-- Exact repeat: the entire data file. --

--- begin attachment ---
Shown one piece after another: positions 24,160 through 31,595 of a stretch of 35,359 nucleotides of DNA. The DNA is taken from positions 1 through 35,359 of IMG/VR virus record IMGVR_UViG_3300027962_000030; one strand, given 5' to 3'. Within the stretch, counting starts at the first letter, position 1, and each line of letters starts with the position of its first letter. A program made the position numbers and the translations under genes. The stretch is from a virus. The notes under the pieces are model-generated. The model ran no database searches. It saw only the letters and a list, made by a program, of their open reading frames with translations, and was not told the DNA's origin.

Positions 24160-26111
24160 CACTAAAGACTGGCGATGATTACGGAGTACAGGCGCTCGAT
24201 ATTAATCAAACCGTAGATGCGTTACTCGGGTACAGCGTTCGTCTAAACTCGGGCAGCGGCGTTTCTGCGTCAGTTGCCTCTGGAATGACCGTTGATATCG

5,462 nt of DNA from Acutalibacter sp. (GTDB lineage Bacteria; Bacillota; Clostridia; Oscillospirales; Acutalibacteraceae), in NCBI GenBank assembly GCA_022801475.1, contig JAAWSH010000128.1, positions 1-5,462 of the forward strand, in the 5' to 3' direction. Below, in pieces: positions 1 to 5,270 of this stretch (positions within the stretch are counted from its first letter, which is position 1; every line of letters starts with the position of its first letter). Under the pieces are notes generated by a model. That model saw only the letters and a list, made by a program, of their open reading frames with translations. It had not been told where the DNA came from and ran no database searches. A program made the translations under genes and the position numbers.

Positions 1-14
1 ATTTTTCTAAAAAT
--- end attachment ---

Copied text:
Shown one piece after another: positions 24,160 through 31,595 of a stretch of 35,359 nucleotides of DNA. The DNA is taken from positions 1 through 35,359 of IMG/VR virus record IMGVR_UViG_3300027962_000030; one strand, given 5' to 3'. Within the stretch, counting starts at the first letter, position 1, and each line of letters starts with the position of its first letter. A program made the position numbers and the translations under genes. The stretch is from a virus. The notes under the pieces are model-generated. The model ran no database searches. It saw only the letters and a list, made by a program, of their open reading frames with translations, and was not told the DNA's origin.

Positions 24160-26111
24160 CACTAAAGACTGGCGATGATTACGGAGTACAGGCGCTCGAT
24201 ATTAATCAAACCGTAGATGCGTTACTCGGGTACAGCGTTCGTCTAAACTCGGGCAGCGGCGTTTCTGCGTCAGTTGCCTCTGGAATGACCGTTGATATCG

5,462 nt of DNA from Acutalibacter sp. (GTDB lineage Bacteria; Bacillota; Clostridia; Oscillospirales; Acutalibacteraceae), in NCBI GenBank assembly GCA_022801475.1, contig JAAWSH010000128.1, positions 1-5,462 of the forward strand, in the 5' to 3' direction. Below, in pieces: positions 1 to 5,270 of this stretch (positions within the stretch are counted from its first letter, which is position 1; every line of letters starts with the position of its first letter). Under the pieces are notes generated by a model. That model saw only the letters and a list, made by a program, of their open reading frames with translations. It had not been told where the DNA came from and ran no database searches. A program made the translations under genes and the position numbers.

Positions 1-14
1 ATTTTTCTAAAAAT